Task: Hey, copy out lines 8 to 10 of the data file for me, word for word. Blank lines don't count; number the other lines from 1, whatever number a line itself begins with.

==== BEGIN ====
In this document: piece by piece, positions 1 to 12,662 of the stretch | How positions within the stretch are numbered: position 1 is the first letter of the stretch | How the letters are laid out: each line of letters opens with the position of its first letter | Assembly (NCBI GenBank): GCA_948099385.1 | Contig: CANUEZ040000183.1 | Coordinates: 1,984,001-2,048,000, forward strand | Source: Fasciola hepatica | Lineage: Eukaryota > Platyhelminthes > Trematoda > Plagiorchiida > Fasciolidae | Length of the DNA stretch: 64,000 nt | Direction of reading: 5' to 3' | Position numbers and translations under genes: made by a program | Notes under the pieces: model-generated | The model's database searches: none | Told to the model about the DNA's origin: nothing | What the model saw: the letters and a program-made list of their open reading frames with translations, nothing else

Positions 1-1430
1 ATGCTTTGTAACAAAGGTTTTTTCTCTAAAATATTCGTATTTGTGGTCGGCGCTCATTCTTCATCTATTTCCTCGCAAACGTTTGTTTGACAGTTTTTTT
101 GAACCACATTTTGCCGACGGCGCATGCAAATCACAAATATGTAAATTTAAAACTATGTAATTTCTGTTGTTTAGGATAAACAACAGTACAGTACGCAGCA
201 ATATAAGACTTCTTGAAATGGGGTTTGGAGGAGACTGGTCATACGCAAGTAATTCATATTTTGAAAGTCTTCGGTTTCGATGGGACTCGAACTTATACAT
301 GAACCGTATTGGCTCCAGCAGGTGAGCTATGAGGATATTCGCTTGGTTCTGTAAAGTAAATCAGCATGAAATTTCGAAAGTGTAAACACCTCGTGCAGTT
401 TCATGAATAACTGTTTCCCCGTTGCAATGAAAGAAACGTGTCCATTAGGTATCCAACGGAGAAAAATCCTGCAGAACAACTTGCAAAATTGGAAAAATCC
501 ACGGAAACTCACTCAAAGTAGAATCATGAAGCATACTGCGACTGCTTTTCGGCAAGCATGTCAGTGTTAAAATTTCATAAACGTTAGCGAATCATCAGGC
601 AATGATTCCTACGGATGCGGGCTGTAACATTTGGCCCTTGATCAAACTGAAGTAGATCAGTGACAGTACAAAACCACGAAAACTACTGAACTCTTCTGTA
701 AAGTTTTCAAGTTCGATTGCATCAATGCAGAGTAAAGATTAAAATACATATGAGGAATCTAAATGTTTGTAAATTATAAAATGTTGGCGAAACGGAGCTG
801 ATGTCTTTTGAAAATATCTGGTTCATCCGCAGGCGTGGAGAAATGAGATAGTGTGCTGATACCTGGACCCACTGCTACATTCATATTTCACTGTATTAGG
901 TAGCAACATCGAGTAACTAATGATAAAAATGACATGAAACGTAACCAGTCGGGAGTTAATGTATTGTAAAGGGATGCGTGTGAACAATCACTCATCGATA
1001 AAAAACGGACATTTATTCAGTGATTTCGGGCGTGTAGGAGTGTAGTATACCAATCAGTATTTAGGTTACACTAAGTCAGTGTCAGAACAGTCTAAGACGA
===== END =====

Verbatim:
501 ACGGAAACTCACTCAAAGTAGAATCATGAAGCATACTGCGACTGCTTTTCGGCAAGCATGTCAGTGTTAAAATTTCATAAACGTTAGCGAATCATCAGGC
601 AATGATTCCTACGGATGCGGGCTGTAACATTTGGCCCTTGATCAAACTGAAGTAGATCAGTGACAGTACAAAACCACGAAAACTACTGAACTCTTCTGTA
701 AAGTTTTCAAGTTCGATTGCATCAATGCAGAGTAAAGATTAAAATACATATGAGGAATCTAAATGTTTGTAAATTATAAAATGTTGGCGAAACGGAGCTG